Pain. So much of it. Rorsach shapes of pain bloom in my lower back and spread their tendrils throughout my lower limbs. I shift as I lay in this bed, and my throat emits an involuntary gasp as an unexpected stab shoots through my hips. I’m recovering from epidural steroid injections. I know I will be fine tomorrow, but today…..it’s rough. I’m hoping this third round will have the accumulative effect the doctor is hoping for, and will work to calm the pain from the herniated discs in my lumbar region. But lately I’m beginning to suspect that history is repeating itself, and the discs, while problematic, are not the true cause of my back and leg pain.
Ironically, I have no abdominal pain; four months ago my gynecologist removed implants and scar tissue from outside of my uterus, in particular my bowels. I was a walking craft project, with various materials stuck to me—I liken it to that spider web material people use to cover their bushes during Halloween. It was stuck to my bowels with the bio equivalent of Elmers glue. Now that my adhesions have been removed, I was put on Lupron, then Zoladex . I am not in abdominal pain because I am being injected every month with what amounts to hormone based chemotherapy. But I do not have cancer. I have what some doctors refer to as benign cancer; I have endometriosis. What the medical community used to refer to as “wandering womb”. Like it might just leave my body and grab the keys and drive off into the sunset. But I like the sound of a wandering womb. It feels like that is exactly what is happening. Tissue that should stay in my uterus doesn’t. It wanders into other parts of my body, uninvited, wreaking havoc on organs that I rely on to keep me healthy and functioning.
There’s a science fiction element to endometriosis that is so compelling to me and yet so confounding to the medical community. If you suffer from endometriosis, you have no doubt experienced being the mysterious cause of this confusion. And even when you tell doctors with language that equates to a flashing red light—“I HAVE ENDOMETRIOSIS”—professionals still miss and get it wrong, amounting to years of living with conditions that could have been solved through excision of the tissue—assuming you can even get to it. Case and point: I called my gastroenterologist today, the one that had been treating me for three years until I moved cities. The one that had ordered a colonoscopy, an endoscopy, the one who tested me for celiac disease. I called him today to tell him that I had a lap in October and all of my bowel symptoms—the IBS, the painful cramping, the urgency—had been cured overnight. I got his nurse. She said to me, “yeah, that’s not the first time it’s been endo that’s caused all that.”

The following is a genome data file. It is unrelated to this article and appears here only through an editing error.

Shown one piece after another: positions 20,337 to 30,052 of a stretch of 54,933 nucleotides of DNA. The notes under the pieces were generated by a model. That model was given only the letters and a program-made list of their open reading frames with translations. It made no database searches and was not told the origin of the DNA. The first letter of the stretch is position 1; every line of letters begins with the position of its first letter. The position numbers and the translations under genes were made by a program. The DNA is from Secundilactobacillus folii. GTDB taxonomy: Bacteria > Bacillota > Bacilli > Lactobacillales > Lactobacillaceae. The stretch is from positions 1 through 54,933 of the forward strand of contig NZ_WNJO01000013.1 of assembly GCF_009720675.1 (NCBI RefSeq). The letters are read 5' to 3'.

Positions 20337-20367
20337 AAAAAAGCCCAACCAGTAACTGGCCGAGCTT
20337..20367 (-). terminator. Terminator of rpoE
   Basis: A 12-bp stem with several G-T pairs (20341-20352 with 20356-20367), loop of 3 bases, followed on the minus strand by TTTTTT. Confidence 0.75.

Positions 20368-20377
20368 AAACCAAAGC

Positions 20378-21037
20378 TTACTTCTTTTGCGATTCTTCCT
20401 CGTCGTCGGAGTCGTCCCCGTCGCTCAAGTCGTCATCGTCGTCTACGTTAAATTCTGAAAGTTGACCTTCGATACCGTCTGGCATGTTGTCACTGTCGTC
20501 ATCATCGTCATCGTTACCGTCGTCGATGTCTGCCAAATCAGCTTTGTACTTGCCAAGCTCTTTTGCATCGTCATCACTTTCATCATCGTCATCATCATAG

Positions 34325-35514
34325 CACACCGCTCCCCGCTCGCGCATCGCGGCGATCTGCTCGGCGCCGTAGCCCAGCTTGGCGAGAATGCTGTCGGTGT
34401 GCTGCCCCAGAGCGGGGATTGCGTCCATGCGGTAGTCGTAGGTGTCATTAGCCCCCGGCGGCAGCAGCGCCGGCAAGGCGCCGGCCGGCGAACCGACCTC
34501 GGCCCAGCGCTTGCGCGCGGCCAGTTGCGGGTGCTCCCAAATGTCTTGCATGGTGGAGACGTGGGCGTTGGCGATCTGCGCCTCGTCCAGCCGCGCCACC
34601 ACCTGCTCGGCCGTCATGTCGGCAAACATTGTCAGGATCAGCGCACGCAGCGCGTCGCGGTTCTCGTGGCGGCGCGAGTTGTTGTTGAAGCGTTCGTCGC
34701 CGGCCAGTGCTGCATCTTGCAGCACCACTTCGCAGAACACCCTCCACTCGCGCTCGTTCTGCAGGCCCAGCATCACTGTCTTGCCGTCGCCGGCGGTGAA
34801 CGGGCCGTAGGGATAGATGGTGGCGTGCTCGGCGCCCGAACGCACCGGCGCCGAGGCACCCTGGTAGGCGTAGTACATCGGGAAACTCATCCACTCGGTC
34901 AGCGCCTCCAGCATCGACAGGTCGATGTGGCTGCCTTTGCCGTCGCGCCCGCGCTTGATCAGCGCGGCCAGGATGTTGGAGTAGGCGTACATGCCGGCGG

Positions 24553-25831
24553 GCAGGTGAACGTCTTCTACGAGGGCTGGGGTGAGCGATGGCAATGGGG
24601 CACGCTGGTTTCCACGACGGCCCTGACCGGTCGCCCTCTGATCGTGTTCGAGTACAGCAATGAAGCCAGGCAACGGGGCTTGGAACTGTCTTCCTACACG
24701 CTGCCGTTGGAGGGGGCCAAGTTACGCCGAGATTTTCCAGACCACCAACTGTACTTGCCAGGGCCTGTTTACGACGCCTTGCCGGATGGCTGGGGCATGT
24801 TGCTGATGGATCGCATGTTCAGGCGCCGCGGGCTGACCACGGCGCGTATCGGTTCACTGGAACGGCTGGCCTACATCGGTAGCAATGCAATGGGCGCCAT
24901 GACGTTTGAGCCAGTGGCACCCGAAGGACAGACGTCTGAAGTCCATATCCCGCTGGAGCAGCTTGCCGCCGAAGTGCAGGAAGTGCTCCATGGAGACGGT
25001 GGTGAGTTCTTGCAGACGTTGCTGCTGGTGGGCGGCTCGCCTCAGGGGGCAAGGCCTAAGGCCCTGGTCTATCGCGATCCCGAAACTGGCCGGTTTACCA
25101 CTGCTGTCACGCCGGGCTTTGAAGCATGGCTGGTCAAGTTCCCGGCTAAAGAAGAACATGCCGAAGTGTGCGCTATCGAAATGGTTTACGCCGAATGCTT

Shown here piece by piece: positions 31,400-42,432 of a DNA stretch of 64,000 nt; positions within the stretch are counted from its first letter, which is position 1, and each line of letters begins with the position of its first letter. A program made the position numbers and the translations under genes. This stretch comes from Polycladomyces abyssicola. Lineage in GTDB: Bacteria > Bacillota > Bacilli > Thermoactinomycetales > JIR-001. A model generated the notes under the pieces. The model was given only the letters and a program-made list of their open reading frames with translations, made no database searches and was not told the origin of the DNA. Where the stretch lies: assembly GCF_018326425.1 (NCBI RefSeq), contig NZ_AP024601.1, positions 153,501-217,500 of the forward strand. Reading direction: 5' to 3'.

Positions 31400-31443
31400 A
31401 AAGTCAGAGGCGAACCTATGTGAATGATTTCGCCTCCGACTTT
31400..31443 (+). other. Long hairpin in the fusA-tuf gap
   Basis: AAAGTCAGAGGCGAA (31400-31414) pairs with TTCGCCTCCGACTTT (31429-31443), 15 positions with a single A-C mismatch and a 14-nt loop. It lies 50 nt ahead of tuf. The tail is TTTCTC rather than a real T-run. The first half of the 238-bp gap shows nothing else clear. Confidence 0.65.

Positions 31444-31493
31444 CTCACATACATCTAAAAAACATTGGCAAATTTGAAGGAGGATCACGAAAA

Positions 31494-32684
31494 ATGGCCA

AWESOME. So why did I have to spend three years without answers? He couldn’t have let me in on that little gem of knowledge? Did it never occur to him that THIS IS MY LIFE?
So here I am, I can’t sit, I can’t stand, and I can’t lay down without my shadow. And in exchange for the abdominal pain, I’ve had the great pleasure of going into menopause. After years of the pill to treat PCOS, I had to stop because my endo had become too much. As a mother of two young boys, laying in bed for hours at a time is not an option, except that was exactly what I was doing. Dropping them at school, and coming home to bed. Up for a little while, do some housework, keep it just tidy enough, and then back to bed. Aleve, prescription pain killers to be able to exercise a little or cook dinner. This was not the life I had planned. This was not how I imagined I would be on the cusp of my 40s.
The pathetic bit is that I actually have been putting off a hysterectomy because I still held out hope that just maybe we could have another child. Knowing you’re done and actually removing one’s reproductive organs are two very different things. It’s final. And there is no guarantee I’ll actually be pain free. And what of the other problems that come with a hysterectomy? Increased risk of heart disease and osteoporosis? I’m afraid I’ll be trading pain for other health complications. But then I come back to the pain. I always do. I want the pain gone. And my desire to be pain free and be the mother those two little boys deserve is greater than any hypothetical child.
Those children are what keep me going. The thing about pain is that it’s so bipolar. On the one hand, it’s comfortable. I know it like an old friend, and hate it like an old enemy that just keeps hanging around. On the other, it’s dangerous. Enough of it on a daily basis, and you begin to wonder, what if….what if I had no more pain? And for a split second you are tempted by the promise of relief, only to realize that hope is what spurs you forward. Or in my case, a well-timed fart and laughter from my five year old.
I just want all of you suffering to know that you are NOT alone. For every doctor that misdiagnosed you, there are thousands more that have misdiagnosed a fellow sister. For every parent that didn’t listen to your moans, there are millions more who told their daughters to suck it up, that it’s just part of being a woman. For those of you who tried to open up to friends only to receive scoffs, or worse, blame for your part in the disease because you had multiple partners or wanted a career or whatever other malarkey they’ve come up with, you are not alone.
And when the pain gets too much, and when we feel we can’t continue another day, just remember: we’ve had a 100% success rate of making it another day so far. That’s pretty damn good.